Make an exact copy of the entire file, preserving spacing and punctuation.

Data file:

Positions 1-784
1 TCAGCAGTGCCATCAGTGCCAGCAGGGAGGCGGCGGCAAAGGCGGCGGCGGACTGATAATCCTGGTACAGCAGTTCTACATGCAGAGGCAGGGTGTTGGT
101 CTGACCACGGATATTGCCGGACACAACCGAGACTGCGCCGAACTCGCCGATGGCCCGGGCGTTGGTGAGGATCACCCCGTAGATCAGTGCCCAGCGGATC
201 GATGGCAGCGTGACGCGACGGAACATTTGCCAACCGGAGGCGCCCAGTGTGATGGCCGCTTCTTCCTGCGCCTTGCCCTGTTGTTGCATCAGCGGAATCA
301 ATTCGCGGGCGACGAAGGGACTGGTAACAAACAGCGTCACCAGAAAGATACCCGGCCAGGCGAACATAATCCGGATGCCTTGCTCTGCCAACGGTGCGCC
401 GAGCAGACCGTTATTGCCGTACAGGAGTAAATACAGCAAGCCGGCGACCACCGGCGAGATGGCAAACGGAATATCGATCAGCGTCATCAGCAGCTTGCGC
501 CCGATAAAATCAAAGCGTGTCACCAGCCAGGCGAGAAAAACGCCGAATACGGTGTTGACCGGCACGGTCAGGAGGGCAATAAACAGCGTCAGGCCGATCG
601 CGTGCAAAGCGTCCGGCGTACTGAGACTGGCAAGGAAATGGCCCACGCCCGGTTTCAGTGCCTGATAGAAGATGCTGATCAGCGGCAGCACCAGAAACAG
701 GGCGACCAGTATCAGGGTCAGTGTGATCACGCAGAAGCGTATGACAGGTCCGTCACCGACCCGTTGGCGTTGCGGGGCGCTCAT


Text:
Positions 1-784
1 TCAGCAGTGCCATCAGTGCCAGCAGGGAGGCGGCGGCAAAGGCGGCGGCGGACTGATAATCCTGGTACAGCAGTTCTACATGCAGAGGCAGGGTGTTGGT
101 CTGACCACGGATATTGCCGGACACAACCGAGACTGCGCCGAACTCGCCGATGGCCCGGGCGTTGGTGAGGATCACCCCGTAGATCAGTGCCCAGCGGATC
201 GATGGCAGCGTGACGCGACGGAACATTTGCCAACCGGAGGCGCCCAGTGTGATGGCCGCTTCTTCCTGCGCCTTGCCCTGTTGTTGCATCAGCGGAATCA
301 ATTCGCGGGCGACGAAGGGACTGGTAACAAACAGCGTCACCAGAAAGATACCCGGCCAGGCGAACATAATCCGGATGCCTTGCTCTGCCAACGGTGCGCC
401 GAGCAGACCGTTATTGCCGTACAGGAGTAAATACAGCAAGCCGGCGACCACCGGCGAGATGGCAAACGGAATATCGATCAGCGTCATCAGCAGCTTGCGC
501 CCGATAAAATCAAAGCGTGTCACCAGCCAGGCGAGAAAAACGCCGAATACGGTGTTGACCGGCACGGTCAGGAGGGCAATAAACAGCGTCAGGCCGATCG
601 CGTGCAAAGCGTCCGGCGTACTGAGACTGGCAAGGAAATGGCCCACGCCCGGTTTCAGTGCCTGATAGAAGATGCTGATCAGCGGCAGCACCAGAAACAG
701 GGCGACCAGTATCAGGGTCAGTGTGATCACGCAGAAGCGTATGACAGGTCCGTCACCGACCCGTTGGCGTTGCGGGGCGCTCAT